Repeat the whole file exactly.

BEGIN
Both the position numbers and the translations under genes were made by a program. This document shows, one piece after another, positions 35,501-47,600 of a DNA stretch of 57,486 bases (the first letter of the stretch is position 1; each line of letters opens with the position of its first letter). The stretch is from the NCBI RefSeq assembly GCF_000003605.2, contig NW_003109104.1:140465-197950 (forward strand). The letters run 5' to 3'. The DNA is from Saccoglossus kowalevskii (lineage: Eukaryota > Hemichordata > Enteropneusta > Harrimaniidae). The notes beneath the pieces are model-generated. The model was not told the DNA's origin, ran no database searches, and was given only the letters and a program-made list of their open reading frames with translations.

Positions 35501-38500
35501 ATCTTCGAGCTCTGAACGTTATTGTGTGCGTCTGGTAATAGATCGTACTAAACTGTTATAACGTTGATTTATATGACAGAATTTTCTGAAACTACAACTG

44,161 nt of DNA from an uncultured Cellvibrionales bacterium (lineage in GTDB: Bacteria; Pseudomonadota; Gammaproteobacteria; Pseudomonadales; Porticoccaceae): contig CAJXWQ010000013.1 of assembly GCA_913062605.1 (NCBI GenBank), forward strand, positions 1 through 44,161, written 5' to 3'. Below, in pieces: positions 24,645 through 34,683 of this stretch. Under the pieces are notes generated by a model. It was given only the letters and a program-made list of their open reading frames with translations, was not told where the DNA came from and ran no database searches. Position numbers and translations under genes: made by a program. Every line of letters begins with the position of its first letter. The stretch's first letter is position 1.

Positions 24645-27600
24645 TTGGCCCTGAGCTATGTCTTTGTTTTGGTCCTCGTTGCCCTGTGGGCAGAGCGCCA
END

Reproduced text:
Both the position numbers and the translations under genes were made by a program. This document shows, one piece after another, positions 35,501-47,600 of a DNA stretch of 57,486 bases (the first letter of the stretch is position 1; each line of letters opens with the position of its first letter). The stretch is from the NCBI RefSeq assembly GCF_000003605.2, contig NW_003109104.1:140465-197950 (forward strand). The letters run 5' to 3'. The DNA is from Saccoglossus kowalevskii (lineage: Eukaryota > Hemichordata > Enteropneusta > Harrimaniidae). The notes beneath the pieces are model-generated. The model was not told the DNA's origin, ran no database searches, and was given only the letters and a program-made list of their open reading frames with translations.

Positions 35501-38500
35501 ATCTTCGAGCTCTGAACGTTATTGTGTGCGTCTGGTAATAGATCGTACTAAACTGTTATAACGTTGATTTATATGACAGAATTTTCTGAAACTACAACTG

44,161 nt of DNA from an uncultured Cellvibrionales bacterium (lineage in GTDB: Bacteria; Pseudomonadota; Gammaproteobacteria; Pseudomonadales; Porticoccaceae): contig CAJXWQ010000013.1 of assembly GCA_913062605.1 (NCBI GenBank), forward strand, positions 1 through 44,161, written 5' to 3'. Below, in pieces: positions 24,645 through 34,683 of this stretch. Under the pieces are notes generated by a model. It was given only the letters and a program-made list of their open reading frames with translations, was not told where the DNA came from and ran no database searches. Position numbers and translations under genes: made by a program. Every line of letters begins with the position of its first letter. The stretch's first letter is position 1.

Positions 24645-27600
24645 TTGGCCCTGAGCTATGTCTTTGTTTTGGTCCTCGTTGCCCTGTGGGCAGAGCGCCA